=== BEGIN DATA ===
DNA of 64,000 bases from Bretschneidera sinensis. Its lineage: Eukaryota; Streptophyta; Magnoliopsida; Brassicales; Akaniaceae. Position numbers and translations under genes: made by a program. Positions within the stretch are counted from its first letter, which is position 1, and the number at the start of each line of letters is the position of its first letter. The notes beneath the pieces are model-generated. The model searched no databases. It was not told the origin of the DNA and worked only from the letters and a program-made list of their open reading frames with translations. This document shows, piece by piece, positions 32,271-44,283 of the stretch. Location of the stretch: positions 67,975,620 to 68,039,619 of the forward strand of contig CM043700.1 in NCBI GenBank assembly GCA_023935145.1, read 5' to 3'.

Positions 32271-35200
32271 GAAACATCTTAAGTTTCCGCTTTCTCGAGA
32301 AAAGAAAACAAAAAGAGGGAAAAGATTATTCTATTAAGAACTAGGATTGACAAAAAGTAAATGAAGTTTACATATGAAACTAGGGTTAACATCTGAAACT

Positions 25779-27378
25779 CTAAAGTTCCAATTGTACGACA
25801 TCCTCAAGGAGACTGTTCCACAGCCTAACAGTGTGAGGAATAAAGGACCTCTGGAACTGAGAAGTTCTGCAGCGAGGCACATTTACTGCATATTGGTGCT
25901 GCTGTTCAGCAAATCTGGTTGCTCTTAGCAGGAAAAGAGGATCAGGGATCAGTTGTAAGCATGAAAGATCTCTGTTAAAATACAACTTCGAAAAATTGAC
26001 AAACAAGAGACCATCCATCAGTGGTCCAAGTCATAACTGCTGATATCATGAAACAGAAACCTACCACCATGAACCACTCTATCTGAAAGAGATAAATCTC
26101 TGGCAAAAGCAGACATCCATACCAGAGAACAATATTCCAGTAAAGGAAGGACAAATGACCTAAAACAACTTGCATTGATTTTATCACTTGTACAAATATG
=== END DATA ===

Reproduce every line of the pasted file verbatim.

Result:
DNA of 64,000 bases from Bretschneidera sinensis. Its lineage: Eukaryota; Streptophyta; Magnoliopsida; Brassicales; Akaniaceae. Position numbers and translations under genes: made by a program. Positions within the stretch are counted from its first letter, which is position 1, and the number at the start of each line of letters is the position of its first letter. The notes beneath the pieces are model-generated. The model searched no databases. It was not told the origin of the DNA and worked only from the letters and a program-made list of their open reading frames with translations. This document shows, piece by piece, positions 32,271-44,283 of the stretch. Location of the stretch: positions 67,975,620 to 68,039,619 of the forward strand of contig CM043700.1 in NCBI GenBank assembly GCA_023935145.1, read 5' to 3'.

Positions 32271-35200
32271 GAAACATCTTAAGTTTCCGCTTTCTCGAGA
32301 AAAGAAAACAAAAAGAGGGAAAAGATTATTCTATTAAGAACTAGGATTGACAAAAAGTAAATGAAGTTTACATATGAAACTAGGGTTAACATCTGAAACT

Positions 25779-27378
25779 CTAAAGTTCCAATTGTACGACA
25801 TCCTCAAGGAGACTGTTCCACAGCCTAACAGTGTGAGGAATAAAGGACCTCTGGAACTGAGAAGTTCTGCAGCGAGGCACATTTACTGCATATTGGTGCT
25901 GCTGTTCAGCAAATCTGGTTGCTCTTAGCAGGAAAAGAGGATCAGGGATCAGTTGTAAGCATGAAAGATCTCTGTTAAAATACAACTTCGAAAAATTGAC
26001 AAACAAGAGACCATCCATCAGTGGTCCAAGTCATAACTGCTGATATCATGAAACAGAAACCTACCACCATGAACCACTCTATCTGAAAGAGATAAATCTC
26101 TGGCAAAAGCAGACATCCATACCAGAGAACAATATTCCAGTAAAGGAAGGACAAATGACCTAAAACAACTTGCATTGATTTTATCACTTGTACAAATATG